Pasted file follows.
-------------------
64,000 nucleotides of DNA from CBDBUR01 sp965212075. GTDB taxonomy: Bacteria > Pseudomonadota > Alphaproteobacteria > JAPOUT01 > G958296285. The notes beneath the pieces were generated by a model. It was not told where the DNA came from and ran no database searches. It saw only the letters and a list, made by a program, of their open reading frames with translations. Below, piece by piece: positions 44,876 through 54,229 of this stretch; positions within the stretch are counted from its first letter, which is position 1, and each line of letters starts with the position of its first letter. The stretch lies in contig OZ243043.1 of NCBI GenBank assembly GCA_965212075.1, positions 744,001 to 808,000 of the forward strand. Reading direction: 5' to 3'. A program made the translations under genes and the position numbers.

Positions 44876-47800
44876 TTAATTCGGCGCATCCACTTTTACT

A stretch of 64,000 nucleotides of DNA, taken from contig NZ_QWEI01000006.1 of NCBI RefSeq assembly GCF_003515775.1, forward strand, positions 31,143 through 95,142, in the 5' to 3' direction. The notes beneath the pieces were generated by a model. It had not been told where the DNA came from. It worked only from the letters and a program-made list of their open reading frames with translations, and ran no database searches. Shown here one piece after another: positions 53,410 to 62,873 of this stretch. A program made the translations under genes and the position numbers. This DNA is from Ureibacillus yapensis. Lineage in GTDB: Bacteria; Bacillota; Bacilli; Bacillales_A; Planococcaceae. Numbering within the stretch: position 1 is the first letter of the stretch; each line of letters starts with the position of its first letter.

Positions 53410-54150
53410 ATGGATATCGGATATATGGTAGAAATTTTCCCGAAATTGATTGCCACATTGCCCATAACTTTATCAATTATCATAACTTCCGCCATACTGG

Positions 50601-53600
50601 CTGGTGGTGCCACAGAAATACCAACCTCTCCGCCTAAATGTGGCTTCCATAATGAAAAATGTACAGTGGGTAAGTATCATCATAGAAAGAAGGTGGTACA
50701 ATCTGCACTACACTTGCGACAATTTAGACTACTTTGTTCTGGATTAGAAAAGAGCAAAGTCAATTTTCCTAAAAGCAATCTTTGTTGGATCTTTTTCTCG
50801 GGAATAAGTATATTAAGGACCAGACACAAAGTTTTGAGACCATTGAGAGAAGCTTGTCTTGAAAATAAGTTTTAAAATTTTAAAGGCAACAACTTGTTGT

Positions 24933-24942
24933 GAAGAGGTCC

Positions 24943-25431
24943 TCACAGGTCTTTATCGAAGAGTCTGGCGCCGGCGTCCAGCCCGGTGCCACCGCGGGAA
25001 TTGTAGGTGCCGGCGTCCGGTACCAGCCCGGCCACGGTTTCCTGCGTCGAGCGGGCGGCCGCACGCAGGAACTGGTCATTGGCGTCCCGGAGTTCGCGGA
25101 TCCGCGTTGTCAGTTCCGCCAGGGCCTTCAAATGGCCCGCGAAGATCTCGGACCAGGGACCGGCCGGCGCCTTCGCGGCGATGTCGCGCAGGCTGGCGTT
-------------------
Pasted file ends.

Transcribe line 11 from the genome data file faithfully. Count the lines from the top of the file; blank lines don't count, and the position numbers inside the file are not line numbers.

Positions 24933-24942